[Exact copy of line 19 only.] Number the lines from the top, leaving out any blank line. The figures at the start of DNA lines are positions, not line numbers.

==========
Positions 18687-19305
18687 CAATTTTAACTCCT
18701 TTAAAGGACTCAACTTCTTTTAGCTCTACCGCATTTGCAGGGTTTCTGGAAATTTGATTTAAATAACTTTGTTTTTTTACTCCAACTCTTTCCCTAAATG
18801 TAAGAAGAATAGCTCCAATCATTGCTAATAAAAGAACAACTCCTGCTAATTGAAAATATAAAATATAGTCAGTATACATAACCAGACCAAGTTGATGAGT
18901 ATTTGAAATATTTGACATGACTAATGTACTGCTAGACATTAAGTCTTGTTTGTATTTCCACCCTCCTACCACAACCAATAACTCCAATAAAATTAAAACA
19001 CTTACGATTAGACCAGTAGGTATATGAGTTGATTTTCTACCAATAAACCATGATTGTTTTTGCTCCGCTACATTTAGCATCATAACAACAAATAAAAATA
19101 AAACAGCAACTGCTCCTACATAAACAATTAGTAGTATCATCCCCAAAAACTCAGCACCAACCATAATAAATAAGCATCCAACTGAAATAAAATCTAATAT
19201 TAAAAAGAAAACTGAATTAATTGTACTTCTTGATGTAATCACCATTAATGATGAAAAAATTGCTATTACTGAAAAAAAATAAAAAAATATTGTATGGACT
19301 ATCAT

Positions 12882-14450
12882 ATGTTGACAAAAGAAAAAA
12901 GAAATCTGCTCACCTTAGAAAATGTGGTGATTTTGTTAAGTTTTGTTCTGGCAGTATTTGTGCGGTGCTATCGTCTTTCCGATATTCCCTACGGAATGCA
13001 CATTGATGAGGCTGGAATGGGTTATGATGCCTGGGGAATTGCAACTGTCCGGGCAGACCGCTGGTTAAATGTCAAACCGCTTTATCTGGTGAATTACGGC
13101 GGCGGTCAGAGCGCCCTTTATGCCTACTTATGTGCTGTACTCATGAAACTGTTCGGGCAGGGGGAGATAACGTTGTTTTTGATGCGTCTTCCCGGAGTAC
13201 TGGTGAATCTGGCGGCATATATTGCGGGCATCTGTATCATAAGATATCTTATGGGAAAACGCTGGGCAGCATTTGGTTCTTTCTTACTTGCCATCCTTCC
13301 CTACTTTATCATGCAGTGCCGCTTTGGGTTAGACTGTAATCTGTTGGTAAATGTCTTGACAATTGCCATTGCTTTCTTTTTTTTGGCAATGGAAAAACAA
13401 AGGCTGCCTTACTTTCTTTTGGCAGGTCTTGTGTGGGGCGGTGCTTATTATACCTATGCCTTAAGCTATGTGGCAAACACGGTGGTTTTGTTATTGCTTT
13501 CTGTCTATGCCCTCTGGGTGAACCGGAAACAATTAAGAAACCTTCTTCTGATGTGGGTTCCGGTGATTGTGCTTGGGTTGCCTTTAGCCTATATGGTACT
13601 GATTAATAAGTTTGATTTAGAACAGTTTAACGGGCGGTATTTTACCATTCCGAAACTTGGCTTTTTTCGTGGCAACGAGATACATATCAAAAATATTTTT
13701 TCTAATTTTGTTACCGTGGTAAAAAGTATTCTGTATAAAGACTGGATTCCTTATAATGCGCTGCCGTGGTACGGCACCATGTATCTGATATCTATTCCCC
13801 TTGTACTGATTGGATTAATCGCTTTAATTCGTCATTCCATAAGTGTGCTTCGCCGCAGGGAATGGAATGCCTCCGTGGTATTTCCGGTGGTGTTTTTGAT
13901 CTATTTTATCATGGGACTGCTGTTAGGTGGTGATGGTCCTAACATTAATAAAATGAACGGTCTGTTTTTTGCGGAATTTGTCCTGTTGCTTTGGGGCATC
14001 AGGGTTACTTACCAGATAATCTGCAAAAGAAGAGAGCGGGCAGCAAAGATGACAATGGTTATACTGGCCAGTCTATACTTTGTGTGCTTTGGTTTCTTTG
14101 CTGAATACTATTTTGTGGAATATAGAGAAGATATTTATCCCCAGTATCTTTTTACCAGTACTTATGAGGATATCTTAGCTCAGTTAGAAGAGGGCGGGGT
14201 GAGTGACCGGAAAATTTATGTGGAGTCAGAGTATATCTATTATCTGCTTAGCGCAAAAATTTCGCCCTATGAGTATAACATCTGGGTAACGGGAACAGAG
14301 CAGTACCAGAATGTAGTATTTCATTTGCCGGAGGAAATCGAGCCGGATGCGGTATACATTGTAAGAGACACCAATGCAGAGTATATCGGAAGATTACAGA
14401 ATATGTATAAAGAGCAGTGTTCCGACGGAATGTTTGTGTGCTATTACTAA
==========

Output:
13601 GATTAATAAGTTTGATTTAGAACAGTTTAACGGGCGGTATTTTACCATTCCGAAACTTGGCTTTTTTCGTGGCAACGAGATACATATCAAAAATATTTTT